Tuesday, September 27, 2016

Ooh! Ahh! The Pantone fall color palette is lovely.

I really like this set of shades for fall:


Sunday, September 25, 2016

Saturday, September 24, 2016

MORE Inspiration at Rhythm of the Needles

Yet another beautiful mini-mitten!


You should look at them all.  I've only linked to them occasionally, but there are 19 tiny, beautiful mittens pictured on the blog now!

New but Old - My Sock Knitting Videos on YouTube

For various reasons, I'm taking down the old sock knitting videos on YouTube, and putting up new ones with the music stripped off.

This is something I had been meaning to do, and getting it done this morning reminds me that these lessons were a very cool ribber exploration.  These are a little long, but spend 30 minutes watching, if you'd like to get more out of your ribbing attachment, or if you're thinking about getting a ribbing attachment, or just for a review:
  • This video shows a very practical use for circular knitting with a ribber.
  • This is a darn good sock.  The foot and ankle is seamless, which saves you sewing time and makes a more comfy sock.  I used regular hand knitting sock yarn, which is easy to find and produces the best socks, IMO.  I show how to do each step.
  • The book that goes with this, "Knitting Socks on the Standard Machine," has twelve sizes, from little babies to big guys.  I put a lot of tips in to help you get a good fit and make nice seams.   The book, which comes with a hi-def DVD, is available here.
Here are the videos!  Popcorn not included...

Mary Anne Oger has a new book!

This IS exciting!  Mary Anne Oger is a fantastic machine knitter, who for many years published the incomparable Knit Words magazine.  I have gotten so much over the years from her patterns and other books, and I hope you'll consider picking up a copy of her new book at Amazon. 

Right now, Amazon is showing it in stock, eligible for Prime, , and if ordered now, it would be delivered on 9/27.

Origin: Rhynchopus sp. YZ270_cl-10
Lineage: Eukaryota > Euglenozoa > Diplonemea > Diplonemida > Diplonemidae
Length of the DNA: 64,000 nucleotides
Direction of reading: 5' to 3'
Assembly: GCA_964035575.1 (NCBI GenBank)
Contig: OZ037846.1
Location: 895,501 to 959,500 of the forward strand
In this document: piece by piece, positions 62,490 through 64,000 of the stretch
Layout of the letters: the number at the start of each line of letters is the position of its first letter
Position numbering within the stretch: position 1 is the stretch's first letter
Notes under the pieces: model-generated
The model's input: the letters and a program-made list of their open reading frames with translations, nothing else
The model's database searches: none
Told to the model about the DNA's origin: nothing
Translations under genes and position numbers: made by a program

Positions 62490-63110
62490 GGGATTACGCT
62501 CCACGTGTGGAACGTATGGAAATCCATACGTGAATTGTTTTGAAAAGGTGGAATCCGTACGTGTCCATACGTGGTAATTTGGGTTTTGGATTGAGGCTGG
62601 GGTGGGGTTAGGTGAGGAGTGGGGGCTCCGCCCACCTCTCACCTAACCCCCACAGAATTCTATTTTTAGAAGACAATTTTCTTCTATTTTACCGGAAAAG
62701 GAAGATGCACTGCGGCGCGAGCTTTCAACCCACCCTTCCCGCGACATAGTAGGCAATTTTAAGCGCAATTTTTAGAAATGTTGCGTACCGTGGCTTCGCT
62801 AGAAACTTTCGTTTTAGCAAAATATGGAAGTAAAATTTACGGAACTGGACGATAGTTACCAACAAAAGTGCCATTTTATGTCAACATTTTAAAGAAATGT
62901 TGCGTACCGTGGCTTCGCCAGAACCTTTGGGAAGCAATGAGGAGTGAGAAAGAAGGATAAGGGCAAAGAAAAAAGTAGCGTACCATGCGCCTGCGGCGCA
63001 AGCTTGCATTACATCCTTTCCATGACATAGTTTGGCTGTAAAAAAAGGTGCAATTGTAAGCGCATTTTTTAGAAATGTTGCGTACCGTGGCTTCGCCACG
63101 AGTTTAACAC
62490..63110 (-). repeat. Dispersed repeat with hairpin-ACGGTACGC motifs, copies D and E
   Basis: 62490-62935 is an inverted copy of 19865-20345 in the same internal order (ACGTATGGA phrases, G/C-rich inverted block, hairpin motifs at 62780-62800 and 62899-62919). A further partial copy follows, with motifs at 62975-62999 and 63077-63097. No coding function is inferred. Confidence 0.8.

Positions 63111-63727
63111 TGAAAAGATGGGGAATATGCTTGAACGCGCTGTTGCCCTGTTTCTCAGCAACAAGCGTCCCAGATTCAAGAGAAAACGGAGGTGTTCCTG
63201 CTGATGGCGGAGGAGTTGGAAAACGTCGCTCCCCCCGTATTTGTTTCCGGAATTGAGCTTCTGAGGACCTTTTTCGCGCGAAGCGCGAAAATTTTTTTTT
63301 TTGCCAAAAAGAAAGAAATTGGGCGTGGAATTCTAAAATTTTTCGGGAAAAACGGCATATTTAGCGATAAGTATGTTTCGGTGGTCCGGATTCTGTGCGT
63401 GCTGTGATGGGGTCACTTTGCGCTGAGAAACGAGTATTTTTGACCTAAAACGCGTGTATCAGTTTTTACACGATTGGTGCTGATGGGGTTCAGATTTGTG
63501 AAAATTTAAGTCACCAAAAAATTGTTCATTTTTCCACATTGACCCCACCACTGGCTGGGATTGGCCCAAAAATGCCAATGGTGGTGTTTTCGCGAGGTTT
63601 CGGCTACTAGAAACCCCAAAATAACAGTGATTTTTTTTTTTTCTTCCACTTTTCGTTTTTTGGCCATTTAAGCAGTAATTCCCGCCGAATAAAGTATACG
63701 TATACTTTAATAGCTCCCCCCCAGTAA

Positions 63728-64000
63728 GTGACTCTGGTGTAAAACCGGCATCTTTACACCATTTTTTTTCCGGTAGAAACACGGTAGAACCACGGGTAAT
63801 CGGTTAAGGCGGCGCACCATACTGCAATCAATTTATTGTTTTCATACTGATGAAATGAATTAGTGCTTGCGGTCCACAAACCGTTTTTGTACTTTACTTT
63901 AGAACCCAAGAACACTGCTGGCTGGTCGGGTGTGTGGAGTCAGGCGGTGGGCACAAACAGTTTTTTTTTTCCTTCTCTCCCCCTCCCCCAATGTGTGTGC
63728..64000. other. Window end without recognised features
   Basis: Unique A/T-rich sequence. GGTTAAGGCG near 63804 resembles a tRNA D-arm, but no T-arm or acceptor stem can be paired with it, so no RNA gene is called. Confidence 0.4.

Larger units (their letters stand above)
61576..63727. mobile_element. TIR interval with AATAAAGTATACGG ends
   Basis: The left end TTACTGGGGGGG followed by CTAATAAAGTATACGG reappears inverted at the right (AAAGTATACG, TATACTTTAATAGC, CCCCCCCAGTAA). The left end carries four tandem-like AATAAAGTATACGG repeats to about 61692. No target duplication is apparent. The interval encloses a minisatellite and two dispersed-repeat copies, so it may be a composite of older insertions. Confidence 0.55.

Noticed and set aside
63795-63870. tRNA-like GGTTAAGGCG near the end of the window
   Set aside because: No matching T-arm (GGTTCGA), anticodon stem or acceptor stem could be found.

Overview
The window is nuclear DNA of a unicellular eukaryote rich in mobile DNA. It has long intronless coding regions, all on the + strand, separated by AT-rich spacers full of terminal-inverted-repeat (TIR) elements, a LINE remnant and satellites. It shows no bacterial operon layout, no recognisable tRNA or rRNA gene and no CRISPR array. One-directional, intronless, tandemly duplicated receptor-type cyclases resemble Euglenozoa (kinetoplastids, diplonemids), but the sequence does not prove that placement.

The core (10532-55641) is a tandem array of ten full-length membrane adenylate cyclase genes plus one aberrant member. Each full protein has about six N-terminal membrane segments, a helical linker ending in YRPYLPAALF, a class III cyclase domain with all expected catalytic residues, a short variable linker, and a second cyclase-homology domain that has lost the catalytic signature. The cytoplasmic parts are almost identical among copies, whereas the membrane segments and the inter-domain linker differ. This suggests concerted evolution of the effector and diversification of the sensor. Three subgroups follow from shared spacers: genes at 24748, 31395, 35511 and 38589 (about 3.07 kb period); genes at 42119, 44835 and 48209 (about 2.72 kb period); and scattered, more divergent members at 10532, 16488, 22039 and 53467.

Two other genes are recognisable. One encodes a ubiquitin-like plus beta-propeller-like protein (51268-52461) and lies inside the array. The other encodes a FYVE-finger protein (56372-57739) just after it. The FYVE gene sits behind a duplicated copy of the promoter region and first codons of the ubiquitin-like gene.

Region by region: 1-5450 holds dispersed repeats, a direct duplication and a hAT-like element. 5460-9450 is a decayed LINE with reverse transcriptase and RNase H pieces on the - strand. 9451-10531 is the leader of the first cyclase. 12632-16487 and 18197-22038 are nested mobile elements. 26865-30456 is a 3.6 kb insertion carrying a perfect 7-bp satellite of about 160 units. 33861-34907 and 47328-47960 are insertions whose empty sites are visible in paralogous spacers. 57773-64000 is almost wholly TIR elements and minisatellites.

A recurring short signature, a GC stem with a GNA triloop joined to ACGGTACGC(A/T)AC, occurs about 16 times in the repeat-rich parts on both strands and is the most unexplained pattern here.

Click here to see it at Amazon.

Tuesday, September 6, 2016

What I'm Knitting

I've actually been knitting quite a few things!  I'm plugging away at a mid-gauge book.  I wanted to include a warm scarf.  Even though the book is written with beginners in mind, I didn't want the usual beginner's scarf - an ordinary rectangle.  I wanted it to be interesting to knit and interesting-looking, as well.  I wanted for fellow knitters to say to the knitter, "How'd you DO that?"  I also wanted it to be easy, not to require a tremendous amount of hand-tooling.

I decided to go diagonal and use a self-patterning yarn.  I like this alpaca blend from Hobby Lobby, "Fair Isle." One day I saw the yarn in the store, and the next morning I had the idea and went back to the store to buy some.  The geometry was great fun - the whole thing is slanted, and initially, I wasn't sure how to get nice scarf ends.  The way it's folded and sewed together solves that problem. 

I am also getting ready to teach at two seminars.  I'll be in Milwaukee weekend after next, and then in Chicago in October. 

Later in October, I'm attending Mary Anne Oger's seminar in Dallas with my girlfriends.  I'm excited about that, as well, since I haven't yet attended one of her seminars and I loved her magazine, "Knit Words."  I hear she does a terrific seminar.

Sunday, September 4, 2016

New Video - Picture Knitting Without Intarsia Carriage

I try to do a new video every month, and I keep hunting for ideas.  Luckily, readers send good questions, and this video is in response to one of those questions:  Can one do picture knitting on just any machine?

Intarsia (or picture) knitting is a multi-color technique.  It differs from Fair Isle, which is a technique where you carry colors across at the same time.  In Intarsia, you pick up a color, knit it into the part of the row you want that color, drop it, and pick up the next color. 

Yes, Intarsia can be made on just about any knitting machine!  I suppose there might be some unusual or antique machine that simply won't slip past needles, but the knitting machines I know have a setting that lets them slip.  You turn on that slip (or part, or Russel lever) setting, and only selected, that is, pulled-out needles will knit.  That way, you can easily knit pictures.

Intarsia carriages and Intarsia settings make this quicker and easier, but some machines don't have that option.  You can still do it, though.  Here's how: